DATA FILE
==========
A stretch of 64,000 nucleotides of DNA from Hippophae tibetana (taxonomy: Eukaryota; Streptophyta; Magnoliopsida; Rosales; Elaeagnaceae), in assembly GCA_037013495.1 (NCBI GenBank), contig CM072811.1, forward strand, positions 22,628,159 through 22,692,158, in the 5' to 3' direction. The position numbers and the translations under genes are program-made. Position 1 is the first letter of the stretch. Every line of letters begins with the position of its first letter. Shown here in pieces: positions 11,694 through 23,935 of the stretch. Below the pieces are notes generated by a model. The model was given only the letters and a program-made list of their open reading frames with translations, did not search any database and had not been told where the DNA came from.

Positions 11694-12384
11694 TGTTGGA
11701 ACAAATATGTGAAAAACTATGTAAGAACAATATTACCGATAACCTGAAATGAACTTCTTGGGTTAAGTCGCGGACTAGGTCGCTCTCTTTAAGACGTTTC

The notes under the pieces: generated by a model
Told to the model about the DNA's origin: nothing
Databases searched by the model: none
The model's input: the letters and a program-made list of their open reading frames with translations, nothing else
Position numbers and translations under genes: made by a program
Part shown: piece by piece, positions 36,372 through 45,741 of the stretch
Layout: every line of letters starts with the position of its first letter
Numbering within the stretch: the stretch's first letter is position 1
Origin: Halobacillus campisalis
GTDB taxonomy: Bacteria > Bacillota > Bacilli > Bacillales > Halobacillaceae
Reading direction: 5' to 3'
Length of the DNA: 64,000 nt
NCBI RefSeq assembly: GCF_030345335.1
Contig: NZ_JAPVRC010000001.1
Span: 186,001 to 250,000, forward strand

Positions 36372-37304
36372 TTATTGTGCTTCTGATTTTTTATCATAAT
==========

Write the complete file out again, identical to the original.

A stretch of 64,000 nucleotides of DNA from Hippophae tibetana (taxonomy: Eukaryota; Streptophyta; Magnoliopsida; Rosales; Elaeagnaceae), in assembly GCA_037013495.1 (NCBI GenBank), contig CM072811.1, forward strand, positions 22,628,159 through 22,692,158, in the 5' to 3' direction. The position numbers and the translations under genes are program-made. Position 1 is the first letter of the stretch. Every line of letters begins with the position of its first letter. Shown here in pieces: positions 11,694 through 23,935 of the stretch. Below the pieces are notes generated by a model. The model was given only the letters and a program-made list of their open reading frames with translations, did not search any database and had not been told where the DNA came from.

Positions 11694-12384
11694 TGTTGGA
11701 ACAAATATGTGAAAAACTATGTAAGAACAATATTACCGATAACCTGAAATGAACTTCTTGGGTTAAGTCGCGGACTAGGTCGCTCTCTTTAAGACGTTTC

The notes under the pieces: generated by a model
Told to the model about the DNA's origin: nothing
Databases searched by the model: none
The model's input: the letters and a program-made list of their open reading frames with translations, nothing else
Position numbers and translations under genes: made by a program
Part shown: piece by piece, positions 36,372 through 45,741 of the stretch
Layout: every line of letters starts with the position of its first letter
Numbering within the stretch: the stretch's first letter is position 1
Origin: Halobacillus campisalis
GTDB taxonomy: Bacteria > Bacillota > Bacilli > Bacillales > Halobacillaceae
Reading direction: 5' to 3'
Length of the DNA: 64,000 nt
NCBI RefSeq assembly: GCF_030345335.1
Contig: NZ_JAPVRC010000001.1
Span: 186,001 to 250,000, forward strand

Positions 36372-37304
36372 TTATTGTGCTTCTGATTTTTTATCATAAT